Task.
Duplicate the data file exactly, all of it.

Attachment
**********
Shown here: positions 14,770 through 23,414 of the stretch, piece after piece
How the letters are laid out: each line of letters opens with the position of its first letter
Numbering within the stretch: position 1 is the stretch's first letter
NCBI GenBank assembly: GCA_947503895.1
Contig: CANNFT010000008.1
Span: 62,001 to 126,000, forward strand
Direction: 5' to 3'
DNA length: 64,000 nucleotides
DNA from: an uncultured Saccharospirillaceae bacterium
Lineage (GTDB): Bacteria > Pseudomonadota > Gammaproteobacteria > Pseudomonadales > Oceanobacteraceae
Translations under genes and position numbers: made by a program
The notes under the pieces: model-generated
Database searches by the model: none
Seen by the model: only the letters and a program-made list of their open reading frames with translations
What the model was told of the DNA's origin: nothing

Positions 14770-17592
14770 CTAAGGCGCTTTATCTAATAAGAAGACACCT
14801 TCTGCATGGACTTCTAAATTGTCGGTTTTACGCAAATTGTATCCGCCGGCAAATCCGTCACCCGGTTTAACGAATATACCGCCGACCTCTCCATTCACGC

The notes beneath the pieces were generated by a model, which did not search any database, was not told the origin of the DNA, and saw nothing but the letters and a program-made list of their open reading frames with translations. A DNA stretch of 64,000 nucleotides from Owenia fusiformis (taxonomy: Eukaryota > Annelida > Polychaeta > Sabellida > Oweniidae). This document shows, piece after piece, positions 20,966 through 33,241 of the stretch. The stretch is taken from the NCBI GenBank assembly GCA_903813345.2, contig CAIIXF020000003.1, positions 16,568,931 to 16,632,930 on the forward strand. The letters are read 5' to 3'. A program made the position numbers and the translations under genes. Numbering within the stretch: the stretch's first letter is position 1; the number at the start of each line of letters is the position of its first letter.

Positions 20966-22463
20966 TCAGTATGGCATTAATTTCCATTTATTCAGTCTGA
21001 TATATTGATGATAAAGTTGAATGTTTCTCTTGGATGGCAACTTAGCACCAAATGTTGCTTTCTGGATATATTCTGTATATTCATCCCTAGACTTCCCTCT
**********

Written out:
Shown here: positions 14,770 through 23,414 of the stretch, piece after piece
How the letters are laid out: each line of letters opens with the position of its first letter
Numbering within the stretch: position 1 is the stretch's first letter
NCBI GenBank assembly: GCA_947503895.1
Contig: CANNFT010000008.1
Span: 62,001 to 126,000, forward strand
Direction: 5' to 3'
DNA length: 64,000 nucleotides
DNA from: an uncultured Saccharospirillaceae bacterium
Lineage (GTDB): Bacteria > Pseudomonadota > Gammaproteobacteria > Pseudomonadales > Oceanobacteraceae
Translations under genes and position numbers: made by a program
The notes under the pieces: model-generated
Database searches by the model: none
Seen by the model: only the letters and a program-made list of their open reading frames with translations
What the model was told of the DNA's origin: nothing

Positions 14770-17592
14770 CTAAGGCGCTTTATCTAATAAGAAGACACCT
14801 TCTGCATGGACTTCTAAATTGTCGGTTTTACGCAAATTGTATCCGCCGGCAAATCCGTCACCCGGTTTAACGAATATACCGCCGACCTCTCCATTCACGC

The notes beneath the pieces were generated by a model, which did not search any database, was not told the origin of the DNA, and saw nothing but the letters and a program-made list of their open reading frames with translations. A DNA stretch of 64,000 nucleotides from Owenia fusiformis (taxonomy: Eukaryota > Annelida > Polychaeta > Sabellida > Oweniidae). This document shows, piece after piece, positions 20,966 through 33,241 of the stretch. The stretch is taken from the NCBI GenBank assembly GCA_903813345.2, contig CAIIXF020000003.1, positions 16,568,931 to 16,632,930 on the forward strand. The letters are read 5' to 3'. A program made the position numbers and the translations under genes. Numbering within the stretch: the stretch's first letter is position 1; the number at the start of each line of letters is the position of its first letter.

Positions 20966-22463
20966 TCAGTATGGCATTAATTTCCATTTATTCAGTCTGA
21001 TATATTGATGATAAAGTTGAATGTTTCTCTTGGATGGCAACTTAGCACCAAATGTTGCTTTCTGGATATATTCTGTATATTCATCCCTAGACTTCCCTCT